Smart contract is a distributed computer program residing on the blockchain that will execute itself when special conditions on the blockchain are met.
Smart contracts can be seen as a service-providing infrastructure, and every blockchain based application (distributed application - dApp) has a smart contract powering it in the background.
End users can use existing smart contracts; they do not need to deploy a new smart contract every time they need it (as opposed to the real world, where you would need to sign a new contract between two parties and could not use a public “template”).
Since smart contracts are deployed on the blockchain, they are by design unchangeable.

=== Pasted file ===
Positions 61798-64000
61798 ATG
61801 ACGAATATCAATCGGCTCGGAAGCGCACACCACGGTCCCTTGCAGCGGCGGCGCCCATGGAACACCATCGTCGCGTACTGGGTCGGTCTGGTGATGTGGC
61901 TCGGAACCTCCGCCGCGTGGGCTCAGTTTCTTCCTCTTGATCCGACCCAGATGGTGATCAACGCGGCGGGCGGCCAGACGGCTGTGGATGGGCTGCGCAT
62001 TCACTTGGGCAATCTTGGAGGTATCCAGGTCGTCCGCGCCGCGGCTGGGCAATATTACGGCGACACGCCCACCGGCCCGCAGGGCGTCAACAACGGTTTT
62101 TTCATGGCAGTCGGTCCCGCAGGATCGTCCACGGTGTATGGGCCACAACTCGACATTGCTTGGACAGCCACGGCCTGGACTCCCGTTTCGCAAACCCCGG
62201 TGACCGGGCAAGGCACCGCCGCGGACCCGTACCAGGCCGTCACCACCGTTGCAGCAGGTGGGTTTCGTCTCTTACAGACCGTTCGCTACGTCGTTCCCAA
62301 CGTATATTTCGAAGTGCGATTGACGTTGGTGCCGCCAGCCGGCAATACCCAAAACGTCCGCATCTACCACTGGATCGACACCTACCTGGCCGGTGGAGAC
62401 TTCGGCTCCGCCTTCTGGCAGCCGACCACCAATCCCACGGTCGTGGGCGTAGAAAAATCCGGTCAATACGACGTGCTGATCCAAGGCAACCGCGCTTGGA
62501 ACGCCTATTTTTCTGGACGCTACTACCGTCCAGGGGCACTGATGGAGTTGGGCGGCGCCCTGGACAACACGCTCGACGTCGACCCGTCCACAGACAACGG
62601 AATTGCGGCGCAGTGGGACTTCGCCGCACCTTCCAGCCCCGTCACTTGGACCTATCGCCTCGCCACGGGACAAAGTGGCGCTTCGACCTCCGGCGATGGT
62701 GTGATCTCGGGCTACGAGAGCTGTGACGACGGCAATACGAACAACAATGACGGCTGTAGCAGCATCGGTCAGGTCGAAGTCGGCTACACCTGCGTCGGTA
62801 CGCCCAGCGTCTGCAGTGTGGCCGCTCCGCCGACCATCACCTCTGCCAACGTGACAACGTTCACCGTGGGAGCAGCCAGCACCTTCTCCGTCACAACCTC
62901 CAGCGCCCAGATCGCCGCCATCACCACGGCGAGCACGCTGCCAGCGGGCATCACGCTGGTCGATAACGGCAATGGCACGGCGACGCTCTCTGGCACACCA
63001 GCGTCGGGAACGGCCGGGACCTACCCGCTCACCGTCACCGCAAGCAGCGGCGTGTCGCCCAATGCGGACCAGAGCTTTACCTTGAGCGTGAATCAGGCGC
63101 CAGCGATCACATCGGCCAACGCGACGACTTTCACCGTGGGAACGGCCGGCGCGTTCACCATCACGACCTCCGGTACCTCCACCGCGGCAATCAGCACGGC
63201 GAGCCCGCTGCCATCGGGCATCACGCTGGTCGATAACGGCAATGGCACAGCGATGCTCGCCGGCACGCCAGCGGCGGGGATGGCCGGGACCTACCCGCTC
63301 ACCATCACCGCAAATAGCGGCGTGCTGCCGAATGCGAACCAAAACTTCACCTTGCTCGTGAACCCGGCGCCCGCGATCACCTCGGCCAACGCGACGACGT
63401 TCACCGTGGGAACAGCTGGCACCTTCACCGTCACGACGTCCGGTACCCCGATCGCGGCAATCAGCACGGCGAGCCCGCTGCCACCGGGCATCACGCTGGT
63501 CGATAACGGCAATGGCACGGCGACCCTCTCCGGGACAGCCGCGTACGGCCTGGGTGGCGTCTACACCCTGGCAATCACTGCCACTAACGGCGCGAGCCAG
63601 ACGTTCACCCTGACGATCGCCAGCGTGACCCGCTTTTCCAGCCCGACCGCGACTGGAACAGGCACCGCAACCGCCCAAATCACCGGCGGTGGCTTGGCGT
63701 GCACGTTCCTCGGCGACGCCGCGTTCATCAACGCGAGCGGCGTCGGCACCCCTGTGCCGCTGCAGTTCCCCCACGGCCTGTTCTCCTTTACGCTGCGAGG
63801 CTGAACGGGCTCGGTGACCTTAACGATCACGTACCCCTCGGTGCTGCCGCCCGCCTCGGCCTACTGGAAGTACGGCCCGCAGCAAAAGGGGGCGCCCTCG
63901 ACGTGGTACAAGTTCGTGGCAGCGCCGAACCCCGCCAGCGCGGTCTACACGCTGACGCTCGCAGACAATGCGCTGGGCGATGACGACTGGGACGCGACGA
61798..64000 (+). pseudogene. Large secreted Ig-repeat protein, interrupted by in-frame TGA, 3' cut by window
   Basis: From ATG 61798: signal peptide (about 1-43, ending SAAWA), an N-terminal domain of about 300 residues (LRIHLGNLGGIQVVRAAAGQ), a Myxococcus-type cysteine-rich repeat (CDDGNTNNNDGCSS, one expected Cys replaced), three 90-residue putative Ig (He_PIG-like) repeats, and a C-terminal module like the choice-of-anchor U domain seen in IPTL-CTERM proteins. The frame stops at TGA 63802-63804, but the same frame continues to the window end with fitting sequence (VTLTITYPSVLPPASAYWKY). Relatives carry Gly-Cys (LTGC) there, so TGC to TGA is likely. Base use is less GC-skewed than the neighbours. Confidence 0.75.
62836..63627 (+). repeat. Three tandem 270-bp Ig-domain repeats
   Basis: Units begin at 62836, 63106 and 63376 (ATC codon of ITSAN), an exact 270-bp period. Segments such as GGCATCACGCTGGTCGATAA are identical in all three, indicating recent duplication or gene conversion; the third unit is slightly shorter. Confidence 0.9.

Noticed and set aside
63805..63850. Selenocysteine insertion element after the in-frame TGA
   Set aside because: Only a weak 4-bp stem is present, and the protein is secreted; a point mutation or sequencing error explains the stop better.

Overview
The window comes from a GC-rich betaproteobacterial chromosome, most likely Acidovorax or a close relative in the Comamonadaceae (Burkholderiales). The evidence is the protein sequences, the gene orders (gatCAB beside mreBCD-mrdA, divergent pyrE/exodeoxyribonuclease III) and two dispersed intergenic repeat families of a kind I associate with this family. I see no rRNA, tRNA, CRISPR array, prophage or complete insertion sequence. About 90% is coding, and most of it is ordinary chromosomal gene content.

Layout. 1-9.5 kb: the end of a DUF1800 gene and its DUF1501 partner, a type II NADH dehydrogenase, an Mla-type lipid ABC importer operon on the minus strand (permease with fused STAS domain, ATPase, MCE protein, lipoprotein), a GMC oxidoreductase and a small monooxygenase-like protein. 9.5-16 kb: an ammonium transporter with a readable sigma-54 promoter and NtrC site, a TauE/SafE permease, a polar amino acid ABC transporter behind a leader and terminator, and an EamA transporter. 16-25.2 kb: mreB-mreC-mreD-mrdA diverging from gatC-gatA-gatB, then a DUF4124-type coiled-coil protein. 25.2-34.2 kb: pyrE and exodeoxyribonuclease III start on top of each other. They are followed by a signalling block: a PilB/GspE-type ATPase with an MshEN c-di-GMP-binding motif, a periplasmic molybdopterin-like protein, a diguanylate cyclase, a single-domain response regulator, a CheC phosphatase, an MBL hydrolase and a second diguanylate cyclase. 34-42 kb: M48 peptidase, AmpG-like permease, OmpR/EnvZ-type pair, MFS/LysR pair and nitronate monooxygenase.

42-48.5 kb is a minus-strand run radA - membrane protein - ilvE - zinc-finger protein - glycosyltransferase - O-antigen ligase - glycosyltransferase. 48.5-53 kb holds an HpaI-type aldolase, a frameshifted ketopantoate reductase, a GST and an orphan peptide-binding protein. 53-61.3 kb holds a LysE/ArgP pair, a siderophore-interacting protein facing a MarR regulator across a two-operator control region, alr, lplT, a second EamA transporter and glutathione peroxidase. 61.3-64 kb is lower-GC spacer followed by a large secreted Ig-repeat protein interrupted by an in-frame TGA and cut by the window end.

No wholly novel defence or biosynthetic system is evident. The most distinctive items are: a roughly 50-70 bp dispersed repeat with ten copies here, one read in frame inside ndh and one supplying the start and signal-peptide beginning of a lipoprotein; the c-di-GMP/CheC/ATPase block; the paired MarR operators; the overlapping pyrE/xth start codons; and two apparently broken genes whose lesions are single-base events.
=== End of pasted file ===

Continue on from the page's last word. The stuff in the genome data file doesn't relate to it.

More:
Let’s illustrate on an example:
Using a smart contract, a father could create a program that withdraws funds from his account and deposits them to his child’s account, if and when the child’s balance falls below a certain level. In theory smart contracts can be used to program all kinds of financial or business agreements, from auctions and escrows to the handling of tokenized digital assets